During her lunch hour, Ellen Becker sits in the custodial office in the basement of Braiden Hall crocheting hats.
Since last fall, Becker has made 250 hats for each Braiden resident, all of the RAs, the residence staff and every member of the construction crew working on the building’s renovation. She also hand delivered a hat to Tony Frank in his favorite colors – green and gold.
“It’s a hard job and she goes above and beyond to really make connections with each individual student,” said Mallory Perkins, Braiden’s assistant residence director. “I can walk around campus on a cold day and see who lives in Braiden by their hat.”
Becker, who has worked at Braiden for the last fourteen years, said she enjoys using her love of crochet to make hand-made gifts for students living in the hall.
Becker recalled a resident who found a hand-made cap on his sink and brought it to her, worried that she left her hat in his room when she went in to clean.
“’That hat’s for you. I made it for you,’ ” Becker said. “He was very surprised.”
After the renovation, Braiden will have 600 students so she’s already started working hard making hats for each of them.
According to her boss, Tami Riggs, Becker’s crocheting gifts contribute to the warmhearted atmosphere in the dorm.
“Braiden is like a big family,” Riggs said. “We’re just so tight knit.”
Perkins agreed, saying she has observed Becker become a maternal figure for many students in the dorm.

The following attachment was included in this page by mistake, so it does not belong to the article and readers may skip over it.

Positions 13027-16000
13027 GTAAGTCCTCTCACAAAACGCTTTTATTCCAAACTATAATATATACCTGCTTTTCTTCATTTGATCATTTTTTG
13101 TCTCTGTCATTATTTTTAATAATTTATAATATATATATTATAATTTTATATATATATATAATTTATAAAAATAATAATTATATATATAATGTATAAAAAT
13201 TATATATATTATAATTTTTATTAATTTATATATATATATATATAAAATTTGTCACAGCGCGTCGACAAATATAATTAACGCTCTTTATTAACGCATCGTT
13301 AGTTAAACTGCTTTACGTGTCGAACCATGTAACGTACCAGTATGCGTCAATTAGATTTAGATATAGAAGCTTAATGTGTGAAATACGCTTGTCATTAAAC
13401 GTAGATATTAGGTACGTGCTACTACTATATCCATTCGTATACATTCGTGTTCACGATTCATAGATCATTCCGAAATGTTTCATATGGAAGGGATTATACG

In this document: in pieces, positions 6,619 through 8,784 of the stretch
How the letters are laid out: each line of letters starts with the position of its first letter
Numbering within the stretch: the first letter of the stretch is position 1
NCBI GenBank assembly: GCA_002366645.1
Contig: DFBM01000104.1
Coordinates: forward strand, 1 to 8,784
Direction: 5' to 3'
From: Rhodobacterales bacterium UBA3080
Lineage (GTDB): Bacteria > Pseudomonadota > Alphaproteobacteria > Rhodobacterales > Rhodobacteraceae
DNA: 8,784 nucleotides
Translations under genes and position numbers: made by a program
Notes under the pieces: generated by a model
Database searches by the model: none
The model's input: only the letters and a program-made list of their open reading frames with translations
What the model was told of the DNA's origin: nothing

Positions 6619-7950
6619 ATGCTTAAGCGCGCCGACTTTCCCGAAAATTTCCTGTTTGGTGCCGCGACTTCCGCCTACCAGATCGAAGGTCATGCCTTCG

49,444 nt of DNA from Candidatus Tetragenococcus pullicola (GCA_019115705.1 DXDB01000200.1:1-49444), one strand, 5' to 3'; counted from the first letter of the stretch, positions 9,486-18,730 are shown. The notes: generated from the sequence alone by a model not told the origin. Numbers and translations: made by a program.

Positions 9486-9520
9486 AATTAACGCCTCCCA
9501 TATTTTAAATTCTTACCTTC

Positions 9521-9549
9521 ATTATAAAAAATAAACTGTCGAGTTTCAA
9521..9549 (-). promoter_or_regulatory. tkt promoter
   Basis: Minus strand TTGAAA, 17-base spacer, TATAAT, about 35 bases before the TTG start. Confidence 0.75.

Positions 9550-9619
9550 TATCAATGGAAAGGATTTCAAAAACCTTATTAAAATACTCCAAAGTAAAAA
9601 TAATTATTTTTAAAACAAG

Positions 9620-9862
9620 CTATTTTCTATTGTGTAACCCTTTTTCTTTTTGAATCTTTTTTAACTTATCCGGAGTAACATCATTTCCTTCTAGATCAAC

“Ellen truly treats our residents like her own children and has taken it upon herself to make hats for all the residents,” Perkins said.
And it’s not just the hats. Becker said she crochets hats for each resident because she cares about them and worries about their wellbeing.
“I feel like I have 250 kids,” Becker said. “I’m concerned about their health and their welfare. If I don’t see them for a long period of time and then I do, I’ll say, ‘Where have you been? What have you been doing? Are you okay?’ Because I worry about them.”
Becker tries to know each resident by name and checks in with them when she passes them in the hall.
Her attentiveness to each student prompted second-year resident Sierra Hastings to submit Becker’s name for campus-wide recognition with the National Residence Hall Honorary that recognizes outstanding individuals and communities on campus.
“She definitely makes an impact,” Hastings said. “(The hats) show how much she appreciates students even though we’re the ones who really appreciate her.”
Becker was awarded the Invisible Employee of the Year among all Housing and Dining staff. The award recognizes someone who typically goes unnoticed but has made a significant contribution to the quality of life for residents.
“She never expects anything from anybody. She just gives,” Riggs said.
Becker said the most gratifying part of her job is taking care of the students and making sure they know they have people at CSU who care about them and support them.
“You never know what’s happening in their lives,” Becker said. “I like seeing the smiles on their faces when they get (the hats).”
Senior Reporter Kate Simmons can be reached at email@example.com.